Glencore delays Xstrata bid vote, hints at deal
London, September 7, 2012
Glencore's $34 billion takeover bid for miner Xstrata appeared to be back on after the commodities trader postponed a shareholder meeting on Friday that had been expected to vote on the faltering deal.
Glencore Chairman Simon Murray gave no details, telling shareholders in Zug, Switzerland, only that there had been "developments overnight", hinting at an improved deal.
"It has happened very recently, overnight," he said.
Glencore's bid had been teetering on the brink of collapse after Xstrata's second-largest shareholder, Qatar, said it would vote against Glencore's offer of 2.8 new shares for every Xstrata share held.
"If Glencore's adjourning the meeting then it looks like they probably will be raising the exchange ratio," said an analyst who declined to be named.
Xstrata shares were up 3.4 percent at 1,012 pence at 0748 GMT, while Glencore's were down 1.5 percent at 386.5p, indicating that the market thinks so, too.
One of Xstrata's largest 40 shareholders expressed surprise at the last-minute adjournment and was hopeful of a bump-up in terms.
"The deal as was wasn't going to happen, so maybe (Chief Executive Ivan Glasenberg) has come in with an eleventh-hour revision. Compromise of exchange ratio of 3?"
Glencore said in a statement it was "considering its options" and would update the market in due course. In the meantime it has asked for its shares to be suspended in London and Hong Kong.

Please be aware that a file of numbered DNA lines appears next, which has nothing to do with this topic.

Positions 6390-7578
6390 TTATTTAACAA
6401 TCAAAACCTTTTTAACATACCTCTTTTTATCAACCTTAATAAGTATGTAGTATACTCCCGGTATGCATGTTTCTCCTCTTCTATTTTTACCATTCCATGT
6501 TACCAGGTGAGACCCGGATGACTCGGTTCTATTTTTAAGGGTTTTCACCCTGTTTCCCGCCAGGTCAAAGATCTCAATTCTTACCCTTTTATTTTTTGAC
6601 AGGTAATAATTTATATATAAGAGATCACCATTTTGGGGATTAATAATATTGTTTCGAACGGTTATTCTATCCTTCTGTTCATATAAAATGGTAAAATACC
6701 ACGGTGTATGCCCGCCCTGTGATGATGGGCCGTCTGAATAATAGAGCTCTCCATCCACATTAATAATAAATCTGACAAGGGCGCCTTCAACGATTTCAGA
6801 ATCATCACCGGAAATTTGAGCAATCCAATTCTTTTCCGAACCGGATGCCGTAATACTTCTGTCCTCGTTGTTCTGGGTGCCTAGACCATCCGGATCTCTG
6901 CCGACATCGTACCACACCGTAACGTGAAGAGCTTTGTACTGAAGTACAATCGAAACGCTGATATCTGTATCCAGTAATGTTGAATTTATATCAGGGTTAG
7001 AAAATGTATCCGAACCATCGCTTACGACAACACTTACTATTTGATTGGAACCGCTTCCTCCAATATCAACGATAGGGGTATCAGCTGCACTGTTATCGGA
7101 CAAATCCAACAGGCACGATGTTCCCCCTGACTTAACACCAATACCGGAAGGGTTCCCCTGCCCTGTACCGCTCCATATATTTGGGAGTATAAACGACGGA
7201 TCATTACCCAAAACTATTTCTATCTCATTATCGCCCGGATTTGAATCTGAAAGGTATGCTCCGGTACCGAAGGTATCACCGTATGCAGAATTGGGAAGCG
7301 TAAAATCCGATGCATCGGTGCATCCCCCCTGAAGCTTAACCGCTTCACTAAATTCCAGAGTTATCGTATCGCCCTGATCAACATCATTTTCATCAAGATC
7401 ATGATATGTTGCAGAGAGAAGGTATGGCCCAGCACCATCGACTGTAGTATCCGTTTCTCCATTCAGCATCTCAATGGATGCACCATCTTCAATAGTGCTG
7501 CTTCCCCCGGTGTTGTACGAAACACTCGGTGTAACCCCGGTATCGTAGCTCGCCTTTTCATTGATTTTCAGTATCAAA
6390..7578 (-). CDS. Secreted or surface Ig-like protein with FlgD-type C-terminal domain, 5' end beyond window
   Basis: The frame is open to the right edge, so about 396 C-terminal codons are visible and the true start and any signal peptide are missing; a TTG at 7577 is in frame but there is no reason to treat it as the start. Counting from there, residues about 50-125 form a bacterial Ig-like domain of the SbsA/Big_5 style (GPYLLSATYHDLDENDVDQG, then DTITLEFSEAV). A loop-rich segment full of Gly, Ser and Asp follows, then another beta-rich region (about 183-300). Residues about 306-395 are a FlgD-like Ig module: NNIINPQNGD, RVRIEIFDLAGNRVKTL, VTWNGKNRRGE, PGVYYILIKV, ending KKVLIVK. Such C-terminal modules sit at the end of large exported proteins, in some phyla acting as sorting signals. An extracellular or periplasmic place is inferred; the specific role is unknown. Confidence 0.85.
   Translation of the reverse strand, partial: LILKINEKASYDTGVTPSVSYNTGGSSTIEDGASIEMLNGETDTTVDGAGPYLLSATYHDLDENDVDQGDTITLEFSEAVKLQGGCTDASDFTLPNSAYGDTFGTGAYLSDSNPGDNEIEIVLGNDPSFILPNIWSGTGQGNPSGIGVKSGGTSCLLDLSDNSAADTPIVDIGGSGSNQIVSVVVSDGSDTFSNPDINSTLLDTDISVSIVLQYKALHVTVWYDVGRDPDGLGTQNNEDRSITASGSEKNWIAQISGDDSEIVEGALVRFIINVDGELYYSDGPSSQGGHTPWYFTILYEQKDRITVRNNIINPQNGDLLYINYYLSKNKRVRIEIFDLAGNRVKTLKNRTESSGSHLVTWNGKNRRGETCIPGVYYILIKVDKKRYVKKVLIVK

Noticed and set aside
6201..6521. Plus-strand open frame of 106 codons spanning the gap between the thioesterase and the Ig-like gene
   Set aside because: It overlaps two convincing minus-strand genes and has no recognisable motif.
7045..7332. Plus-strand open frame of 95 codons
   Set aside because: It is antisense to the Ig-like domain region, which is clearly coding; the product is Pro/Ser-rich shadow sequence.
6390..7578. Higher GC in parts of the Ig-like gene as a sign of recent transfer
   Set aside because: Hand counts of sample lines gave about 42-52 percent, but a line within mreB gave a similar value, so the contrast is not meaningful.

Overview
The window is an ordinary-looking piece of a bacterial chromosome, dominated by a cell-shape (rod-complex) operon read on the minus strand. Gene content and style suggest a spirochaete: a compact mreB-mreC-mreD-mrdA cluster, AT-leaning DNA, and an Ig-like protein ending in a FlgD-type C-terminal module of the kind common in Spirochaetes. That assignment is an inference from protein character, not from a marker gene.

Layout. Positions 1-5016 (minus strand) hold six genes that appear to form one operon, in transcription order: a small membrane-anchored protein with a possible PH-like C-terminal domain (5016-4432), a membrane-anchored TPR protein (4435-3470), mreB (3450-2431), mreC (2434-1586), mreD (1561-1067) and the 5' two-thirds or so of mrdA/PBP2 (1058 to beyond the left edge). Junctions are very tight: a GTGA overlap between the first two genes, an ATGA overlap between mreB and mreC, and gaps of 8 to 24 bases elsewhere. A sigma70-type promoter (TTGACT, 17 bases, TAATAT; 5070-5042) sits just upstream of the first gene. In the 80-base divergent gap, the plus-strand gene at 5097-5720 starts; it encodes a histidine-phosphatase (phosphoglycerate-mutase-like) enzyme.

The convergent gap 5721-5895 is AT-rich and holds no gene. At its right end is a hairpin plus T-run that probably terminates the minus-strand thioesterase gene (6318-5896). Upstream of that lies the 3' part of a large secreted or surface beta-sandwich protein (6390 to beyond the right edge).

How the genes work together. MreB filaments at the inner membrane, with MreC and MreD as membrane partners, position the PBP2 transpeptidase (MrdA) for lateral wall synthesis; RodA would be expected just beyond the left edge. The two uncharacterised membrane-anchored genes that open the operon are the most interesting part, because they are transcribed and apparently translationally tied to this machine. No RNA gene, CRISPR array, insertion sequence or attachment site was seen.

"I have sympathy with Glencore's request for a trading suspension. The prices are trading in an information vacuum at the moment," the top 40 shareholder said.
Glencore investors were due to have met at 9 a.m. (0700 GMT), with Xstrata's meeting following a couple of hours later, also in Zug, Xstrata's home base.
If Glencore changed the terms of its offer at the last minute, both companies would have to delay the shareholder votes to meet regulatory requirements, probably by at least two weeks.
Under the deal's structure, holders of just 16.5 percent of Xstrata's shares needed to vote against the planned tie-up for the deal to collapse, and Qatar, with 12 percent, said last week it would vote against the Glencore proposal - making it virtually impossible the bid would go through without an improvement, or a truce between the two.
Qatar and Glencore had not met since the Gulf state's sovereign wealth fund demanded an improvement in June to the trader's offer and both sides had said they would stick to their positions.
Glencore, with a 34-percent stake, has long coveted a full tie-up with Xstrata to create a mining and trading powerhouse. It made its move in February, less than a year after a listing largely motivated by the desire to do more ambitious deals.
Qatar and Xstrata spokespeople declined to comment. – Reuters